With the drought in France prematurely shutting down our season we exchanged our cruising plans for a road trip to the Baltic countries. Visiting the Baltic is something we’ve wanted to do for some time but typically the weather at the end of the cruising season, our best opportunity for road trips, is not conducive to heading north. In 2019 the lack of water made a road trip starting early in August, a time we are normally cruising, a possibility. Thus we parked Wanderlust in Auxonne and Becky, Gigi, and I headed off to tour the Baltic coast in a rental car.
By the time we reached Poland, our 10-year old dog Gigi’s 22nd country visited, she seemed a more intent than usual about defining her territorial boundaries. At first we thought that our constant travels had caused our canine companion to become neurotically obsessive in her marking. She’s never been shy about leaving her p-mail messages for the other dogs, but now these marks were spaced every 50 feet or so. We began to suspect that there was an underlying health issue.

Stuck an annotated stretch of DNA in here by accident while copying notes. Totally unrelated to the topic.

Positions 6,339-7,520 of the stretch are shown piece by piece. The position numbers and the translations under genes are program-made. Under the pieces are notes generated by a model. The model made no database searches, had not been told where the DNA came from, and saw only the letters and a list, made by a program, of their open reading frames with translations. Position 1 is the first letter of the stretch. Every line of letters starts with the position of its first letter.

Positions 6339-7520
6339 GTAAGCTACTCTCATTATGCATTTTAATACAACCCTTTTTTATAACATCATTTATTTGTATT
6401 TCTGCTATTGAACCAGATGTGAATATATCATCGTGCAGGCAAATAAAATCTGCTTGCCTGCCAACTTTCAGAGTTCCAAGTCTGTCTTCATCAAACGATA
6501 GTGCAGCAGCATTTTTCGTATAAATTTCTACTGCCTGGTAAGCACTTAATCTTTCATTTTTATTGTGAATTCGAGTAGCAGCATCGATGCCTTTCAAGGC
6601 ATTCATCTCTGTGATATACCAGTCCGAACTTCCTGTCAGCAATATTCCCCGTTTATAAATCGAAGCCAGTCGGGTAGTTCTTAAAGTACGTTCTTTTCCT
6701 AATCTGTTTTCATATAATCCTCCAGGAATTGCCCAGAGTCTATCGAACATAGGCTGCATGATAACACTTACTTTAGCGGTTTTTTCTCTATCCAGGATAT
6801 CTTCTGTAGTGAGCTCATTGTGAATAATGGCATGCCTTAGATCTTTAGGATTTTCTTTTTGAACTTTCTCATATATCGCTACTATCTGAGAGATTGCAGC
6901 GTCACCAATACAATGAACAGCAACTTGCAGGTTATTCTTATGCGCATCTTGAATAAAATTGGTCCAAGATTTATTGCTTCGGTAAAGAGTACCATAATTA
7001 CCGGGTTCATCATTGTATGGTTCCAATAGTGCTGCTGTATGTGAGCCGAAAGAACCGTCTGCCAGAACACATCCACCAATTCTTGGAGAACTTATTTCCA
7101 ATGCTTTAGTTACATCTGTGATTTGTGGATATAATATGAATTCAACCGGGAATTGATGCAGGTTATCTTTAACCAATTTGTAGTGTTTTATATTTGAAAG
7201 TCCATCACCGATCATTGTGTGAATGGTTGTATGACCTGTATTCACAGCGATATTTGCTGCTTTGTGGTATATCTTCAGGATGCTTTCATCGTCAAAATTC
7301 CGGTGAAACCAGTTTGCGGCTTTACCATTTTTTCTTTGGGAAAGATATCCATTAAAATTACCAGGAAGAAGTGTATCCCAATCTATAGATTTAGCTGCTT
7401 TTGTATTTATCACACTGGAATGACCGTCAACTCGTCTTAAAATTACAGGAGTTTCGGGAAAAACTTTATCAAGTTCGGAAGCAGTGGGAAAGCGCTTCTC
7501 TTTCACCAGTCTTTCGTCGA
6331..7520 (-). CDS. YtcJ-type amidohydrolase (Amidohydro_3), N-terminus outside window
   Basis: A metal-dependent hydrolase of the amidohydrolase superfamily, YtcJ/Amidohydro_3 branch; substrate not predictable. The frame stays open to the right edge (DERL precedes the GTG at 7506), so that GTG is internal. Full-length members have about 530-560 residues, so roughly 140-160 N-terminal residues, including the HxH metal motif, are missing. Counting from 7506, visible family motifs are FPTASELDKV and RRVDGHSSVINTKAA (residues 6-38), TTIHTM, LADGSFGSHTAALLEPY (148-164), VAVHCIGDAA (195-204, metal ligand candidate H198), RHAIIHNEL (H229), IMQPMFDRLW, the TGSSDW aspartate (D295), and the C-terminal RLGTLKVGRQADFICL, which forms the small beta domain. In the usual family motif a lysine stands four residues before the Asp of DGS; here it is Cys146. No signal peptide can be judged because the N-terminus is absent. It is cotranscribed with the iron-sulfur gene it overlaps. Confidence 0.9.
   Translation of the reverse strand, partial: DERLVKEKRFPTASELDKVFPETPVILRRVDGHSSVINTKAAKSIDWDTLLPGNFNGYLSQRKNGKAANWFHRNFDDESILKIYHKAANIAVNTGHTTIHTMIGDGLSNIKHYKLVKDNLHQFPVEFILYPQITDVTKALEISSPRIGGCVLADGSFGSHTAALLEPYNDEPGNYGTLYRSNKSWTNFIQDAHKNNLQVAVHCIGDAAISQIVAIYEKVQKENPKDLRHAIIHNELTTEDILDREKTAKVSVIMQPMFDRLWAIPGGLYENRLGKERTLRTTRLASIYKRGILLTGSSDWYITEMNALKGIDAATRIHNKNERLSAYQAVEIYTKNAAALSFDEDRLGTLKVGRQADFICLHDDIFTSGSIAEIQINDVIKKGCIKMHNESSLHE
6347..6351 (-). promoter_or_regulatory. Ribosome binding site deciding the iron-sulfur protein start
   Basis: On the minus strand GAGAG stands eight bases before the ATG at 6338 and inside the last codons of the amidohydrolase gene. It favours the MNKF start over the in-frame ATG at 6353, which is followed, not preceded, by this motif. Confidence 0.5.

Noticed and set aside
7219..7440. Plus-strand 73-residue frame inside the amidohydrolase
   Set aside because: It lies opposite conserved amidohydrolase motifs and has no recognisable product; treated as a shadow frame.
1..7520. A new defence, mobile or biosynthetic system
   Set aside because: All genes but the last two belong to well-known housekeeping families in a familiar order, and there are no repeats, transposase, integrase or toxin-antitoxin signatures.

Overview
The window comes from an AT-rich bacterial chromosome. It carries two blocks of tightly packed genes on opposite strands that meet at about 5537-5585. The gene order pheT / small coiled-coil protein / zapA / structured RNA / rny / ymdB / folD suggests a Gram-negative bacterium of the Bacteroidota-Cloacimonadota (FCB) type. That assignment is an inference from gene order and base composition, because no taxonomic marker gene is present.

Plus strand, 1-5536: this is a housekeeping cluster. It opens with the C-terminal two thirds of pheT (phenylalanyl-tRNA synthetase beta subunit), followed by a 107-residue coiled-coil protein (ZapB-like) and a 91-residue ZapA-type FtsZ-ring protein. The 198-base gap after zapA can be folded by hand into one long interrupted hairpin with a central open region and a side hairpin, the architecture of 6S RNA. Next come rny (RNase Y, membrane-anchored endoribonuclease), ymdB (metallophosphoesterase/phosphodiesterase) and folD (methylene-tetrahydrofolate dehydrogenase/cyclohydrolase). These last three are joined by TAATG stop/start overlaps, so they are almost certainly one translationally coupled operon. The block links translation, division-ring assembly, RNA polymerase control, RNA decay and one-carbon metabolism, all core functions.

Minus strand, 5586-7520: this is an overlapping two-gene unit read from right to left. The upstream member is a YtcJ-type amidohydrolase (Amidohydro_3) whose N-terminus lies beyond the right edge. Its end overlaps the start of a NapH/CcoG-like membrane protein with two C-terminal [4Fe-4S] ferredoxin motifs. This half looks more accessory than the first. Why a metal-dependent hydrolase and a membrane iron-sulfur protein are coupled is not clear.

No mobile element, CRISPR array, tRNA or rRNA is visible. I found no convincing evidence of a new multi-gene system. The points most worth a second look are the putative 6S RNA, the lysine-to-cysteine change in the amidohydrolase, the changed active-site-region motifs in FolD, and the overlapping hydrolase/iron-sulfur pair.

When we reached Torun Poland two weeks into the trip Becky took Gigi to see a vet. The vet examined Gigi and ran a standard lab panel. No obvious problem was found.
As itinerants it can be difficult to get complete health or veterinary care. And so it was in Poland. After the vet visit we moved on to the next stop before any follow-up with the Polish vet was possible. For now all we could do monitor Gigi’s peeing and hope it was a problem that would pass on its own.